Supply Chain Management in an Era of Healthcare Reform

Healthcare reform is coming. Regardless of the specifics of the plan, the future will surely focus on informing the patient, will most certainly further constrain revenues, and will likely increase patient throughput. With all that said, leadership can expect significant challenges during the coming reform period.

In the current environment and the one to come, provider executives must continue to find the means to do more with less. Effective supply chain management working within an integrated care delivery context—one in which the quality a patient demands and the cost necessary to deliver on that expectation—is integral to both an organization’s economic success and the quality of patient care it is able to provide.

  • Supply chain expenditures comprise between 20% and 50% of the total cost of care budget. In our predominantly not-for-profit system, a high percentage of every dollar saved on supply acquisition will circulate directly back into patient care.
  • Supply channels tie up much-needed capital. Reductions in these areas fuel investments in facilities and patient care equipment.
  • Supply chain influences choices of patient care products and technologies.
  • Supply chain data systems hold the key to accurate identification of patient care supply utilization and are critical to the development of the next generation of cost management strategies.

Given the vital role of your organization's supply chain in influencing both the cost and quality of patient care, empowering supply chain management and having them apply supply chain processes in the clinical setting is essential. Your role is, quite simply, to enable and encourage supply chain managers to pursue educational opportunities that will enhance their tactical and leadership skills and forge a tighter connection with clinicians and their practices.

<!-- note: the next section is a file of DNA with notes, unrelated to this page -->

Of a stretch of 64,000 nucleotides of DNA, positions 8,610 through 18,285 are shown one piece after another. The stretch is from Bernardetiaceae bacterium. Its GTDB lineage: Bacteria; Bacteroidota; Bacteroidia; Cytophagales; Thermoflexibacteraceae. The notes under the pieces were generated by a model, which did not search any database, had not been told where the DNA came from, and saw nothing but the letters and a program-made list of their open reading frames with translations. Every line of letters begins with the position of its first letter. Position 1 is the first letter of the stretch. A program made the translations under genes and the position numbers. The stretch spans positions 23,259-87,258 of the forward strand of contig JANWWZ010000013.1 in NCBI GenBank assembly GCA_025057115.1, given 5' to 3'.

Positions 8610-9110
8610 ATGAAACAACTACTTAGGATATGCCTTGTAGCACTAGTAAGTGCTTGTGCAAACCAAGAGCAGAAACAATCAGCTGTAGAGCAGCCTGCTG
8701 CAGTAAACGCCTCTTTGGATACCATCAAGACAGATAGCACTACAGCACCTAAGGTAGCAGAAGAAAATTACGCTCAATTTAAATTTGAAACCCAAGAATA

Determining whether your efforts are paying off is just as straightforward. Simply look at a patient record to learn whether it includes every significant—i.e., treatment-essential—product that was used to care for the patient. With this supply chain discipline in place, you’ll have tangible proof of your supply chain’s engagement in the clinical setting and your organization will be empowered to:

  • Ensure patient safety in product recall situations
  • Effectively study the impact of supplies on patient outcomes
  • Better understand and more clearly articulate the cost of goods for the services rendered
  • Identify cost/quality trade-offs

Whatever the future, empowered supply chain managers who can supply chain discipline in the clinical setting provide organizations with an invaluable opportunity to significantly affect the cost and quality of care they deliver. The time to access this opportunity is now.

Ed Hisscock is co-founder of Appleseed Healthcare Resources. He may be reached at
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